The Cabinet has decided on an inquiry into the situation along the entire chain of how prices are determined in the energy sector, Bulgarian caretaker Prime Minister Marin Raykov said on March 20 2013 after the interim government’s first scheduled formal meeting.
“Obviously there are problems,” said Raykov, in office pending the formation of an elected government after the May 12 ahead-of-term parliamentary elections, which were precipitated by the resignation of the Borissov government because of nationwide protests that started over consumers being faced with high electricity bills.
These problems, Raykov said, derived from the fact that Bulgaria had not yet met a series of engagements in terms of decisions by the European Union. He noted that there was an infringement procedure against Bulgaria for not adopting the measures connected to the third energy package.
Energy sector liberalisation would provide a major part of the solution to people’s problems, Raykov said.
He said that the Competition Protection Commission had been asked to establish whether there was a cartel in operation, and said that he would like to see regulators being truly independent, not only in terms of recruitment but also in terms of the way that they operated.
A thorough analysis of the monopolies would be done, through an independent international audit, with incurring costs to the taxpayer, Raykov said.
He said that his administration was committed to looking for financial reserves to assist socially vulnerable groups. The administration would focus on three groups – unemployed people, children and people with disabilities who had been denied the allowance for heating because their incomes exceeded by a small margin the threshold for social assistance.
At the same, Raykov in effect issued a reminder of the rules governing what caretaker cabinets can and cannot do in Bulgaria, saying that the interim government would not undertake any borrowing “not of one lev, nor of hundred of billions of leva”. He dismissed as unfounded reports that it would, saying that it would be unlawful for the caretaker cabinet to do so.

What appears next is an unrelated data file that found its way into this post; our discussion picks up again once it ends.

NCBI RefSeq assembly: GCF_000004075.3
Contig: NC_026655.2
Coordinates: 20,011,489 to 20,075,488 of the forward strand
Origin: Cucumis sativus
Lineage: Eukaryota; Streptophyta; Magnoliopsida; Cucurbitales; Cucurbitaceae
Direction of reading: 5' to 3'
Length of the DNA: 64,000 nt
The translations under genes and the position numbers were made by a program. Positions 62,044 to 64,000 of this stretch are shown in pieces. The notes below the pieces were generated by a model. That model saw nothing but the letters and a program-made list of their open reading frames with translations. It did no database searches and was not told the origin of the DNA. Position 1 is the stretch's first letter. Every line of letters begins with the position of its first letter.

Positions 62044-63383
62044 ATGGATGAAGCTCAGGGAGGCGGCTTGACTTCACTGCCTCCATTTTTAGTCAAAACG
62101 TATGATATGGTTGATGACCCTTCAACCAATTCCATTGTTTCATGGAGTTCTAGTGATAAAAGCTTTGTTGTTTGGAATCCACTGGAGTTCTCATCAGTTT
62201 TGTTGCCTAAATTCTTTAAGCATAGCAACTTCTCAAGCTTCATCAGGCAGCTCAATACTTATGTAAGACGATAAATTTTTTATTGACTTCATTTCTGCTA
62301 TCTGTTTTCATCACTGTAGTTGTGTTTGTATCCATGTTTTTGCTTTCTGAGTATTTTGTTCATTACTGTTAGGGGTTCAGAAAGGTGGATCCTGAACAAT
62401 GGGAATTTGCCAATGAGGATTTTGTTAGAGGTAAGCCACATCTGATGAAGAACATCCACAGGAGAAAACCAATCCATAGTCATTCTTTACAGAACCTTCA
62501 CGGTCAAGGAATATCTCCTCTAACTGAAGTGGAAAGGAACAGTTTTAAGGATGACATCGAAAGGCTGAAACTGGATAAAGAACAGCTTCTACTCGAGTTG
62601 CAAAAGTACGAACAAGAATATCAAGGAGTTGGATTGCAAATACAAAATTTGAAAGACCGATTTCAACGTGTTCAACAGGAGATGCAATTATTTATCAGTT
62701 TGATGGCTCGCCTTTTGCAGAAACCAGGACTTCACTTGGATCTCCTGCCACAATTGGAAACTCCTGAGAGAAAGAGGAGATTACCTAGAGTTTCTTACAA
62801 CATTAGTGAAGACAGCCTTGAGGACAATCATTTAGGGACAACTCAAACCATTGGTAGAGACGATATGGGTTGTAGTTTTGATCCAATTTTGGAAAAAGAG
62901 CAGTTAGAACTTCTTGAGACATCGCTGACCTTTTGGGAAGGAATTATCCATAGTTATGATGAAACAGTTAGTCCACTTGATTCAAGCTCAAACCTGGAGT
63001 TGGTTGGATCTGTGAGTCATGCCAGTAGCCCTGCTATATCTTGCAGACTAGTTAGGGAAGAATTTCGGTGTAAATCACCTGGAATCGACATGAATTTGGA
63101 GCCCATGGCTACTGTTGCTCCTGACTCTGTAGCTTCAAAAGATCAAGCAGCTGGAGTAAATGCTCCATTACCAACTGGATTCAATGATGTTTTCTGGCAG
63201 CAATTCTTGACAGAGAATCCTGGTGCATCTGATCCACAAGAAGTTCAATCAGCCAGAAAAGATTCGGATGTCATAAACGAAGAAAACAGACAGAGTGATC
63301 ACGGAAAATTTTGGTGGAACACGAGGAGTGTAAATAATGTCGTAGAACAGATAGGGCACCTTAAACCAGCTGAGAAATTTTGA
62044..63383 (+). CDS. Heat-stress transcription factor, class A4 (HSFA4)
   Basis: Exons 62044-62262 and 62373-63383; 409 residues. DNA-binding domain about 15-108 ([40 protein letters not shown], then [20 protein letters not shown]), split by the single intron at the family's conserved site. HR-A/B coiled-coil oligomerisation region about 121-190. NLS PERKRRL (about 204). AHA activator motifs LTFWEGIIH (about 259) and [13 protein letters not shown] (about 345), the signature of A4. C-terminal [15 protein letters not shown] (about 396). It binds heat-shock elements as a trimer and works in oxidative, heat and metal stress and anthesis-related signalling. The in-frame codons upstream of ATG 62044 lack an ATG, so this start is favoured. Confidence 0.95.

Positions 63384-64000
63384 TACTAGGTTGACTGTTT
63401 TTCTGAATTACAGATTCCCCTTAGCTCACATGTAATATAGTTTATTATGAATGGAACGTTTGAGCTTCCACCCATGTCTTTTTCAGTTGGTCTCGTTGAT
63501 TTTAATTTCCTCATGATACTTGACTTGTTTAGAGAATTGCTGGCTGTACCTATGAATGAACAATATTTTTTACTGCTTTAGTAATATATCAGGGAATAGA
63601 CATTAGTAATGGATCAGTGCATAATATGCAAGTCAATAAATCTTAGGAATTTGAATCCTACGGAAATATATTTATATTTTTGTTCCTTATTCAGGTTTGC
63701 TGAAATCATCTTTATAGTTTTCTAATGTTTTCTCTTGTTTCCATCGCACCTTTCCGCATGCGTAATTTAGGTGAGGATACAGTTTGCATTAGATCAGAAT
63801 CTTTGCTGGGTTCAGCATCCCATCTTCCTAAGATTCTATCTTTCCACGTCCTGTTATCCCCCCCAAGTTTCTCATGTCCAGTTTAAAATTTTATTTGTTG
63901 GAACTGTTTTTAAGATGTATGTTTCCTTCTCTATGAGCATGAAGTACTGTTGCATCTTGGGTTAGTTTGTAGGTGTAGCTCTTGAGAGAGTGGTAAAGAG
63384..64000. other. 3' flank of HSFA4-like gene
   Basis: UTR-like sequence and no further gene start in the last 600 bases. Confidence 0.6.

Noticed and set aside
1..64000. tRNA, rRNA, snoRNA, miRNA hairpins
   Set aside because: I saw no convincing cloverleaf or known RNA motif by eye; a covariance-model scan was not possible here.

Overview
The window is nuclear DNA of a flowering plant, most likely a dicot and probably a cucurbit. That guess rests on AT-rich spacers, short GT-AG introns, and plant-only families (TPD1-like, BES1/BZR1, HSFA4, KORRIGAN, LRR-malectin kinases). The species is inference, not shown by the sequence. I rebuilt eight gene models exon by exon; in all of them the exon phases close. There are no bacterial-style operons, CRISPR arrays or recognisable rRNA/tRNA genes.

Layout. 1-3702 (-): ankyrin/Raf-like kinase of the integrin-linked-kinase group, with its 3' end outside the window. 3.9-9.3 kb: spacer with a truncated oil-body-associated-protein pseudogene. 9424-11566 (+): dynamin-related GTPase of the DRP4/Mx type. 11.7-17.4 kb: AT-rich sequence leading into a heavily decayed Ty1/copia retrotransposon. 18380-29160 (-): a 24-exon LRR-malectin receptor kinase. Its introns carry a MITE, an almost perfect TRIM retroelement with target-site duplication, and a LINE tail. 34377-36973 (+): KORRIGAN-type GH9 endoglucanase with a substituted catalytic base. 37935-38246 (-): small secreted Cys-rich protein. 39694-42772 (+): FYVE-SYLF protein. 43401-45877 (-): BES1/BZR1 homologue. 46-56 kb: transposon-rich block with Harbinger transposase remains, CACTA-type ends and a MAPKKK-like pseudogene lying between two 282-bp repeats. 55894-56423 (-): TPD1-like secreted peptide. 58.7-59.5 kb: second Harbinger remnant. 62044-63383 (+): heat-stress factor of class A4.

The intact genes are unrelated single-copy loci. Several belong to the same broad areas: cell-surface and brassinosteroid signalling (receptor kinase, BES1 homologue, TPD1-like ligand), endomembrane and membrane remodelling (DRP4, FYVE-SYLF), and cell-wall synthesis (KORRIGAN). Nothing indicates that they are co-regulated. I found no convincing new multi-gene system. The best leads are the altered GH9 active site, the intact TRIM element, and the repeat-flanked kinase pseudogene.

Raykov said that there was no reason to speculate about the state of the fiscal reserve, which at March 18 was four billion leva, with a further 1.2 billion leva expected to arrive in the treasury by April 20. The caretaker government was committed to the budget for 2013, which provided for the fiscal reserve to reach 4.5 billion leva by the end the year.
By the end of February, overdue debts owed by Bulgaria’s central and local governments amounted to 108 million leva and 173 million leva, Raykov said
“About 70 per cent out of this 108 million leva are debts of one subject. The overdue debts are decreasing. Some baseless tension is being incited. We will do our best to pay off the money. The current debts are smaller than those accumulated in the previous years. We must help the small and medium enterprises, we undertake this engagement,” Raykov said.
Kalin Hristov, caretaker Minister of Finance, said that the trajectory followed by the budget and revenues showed that the budget, as adopted, could be fulfilled.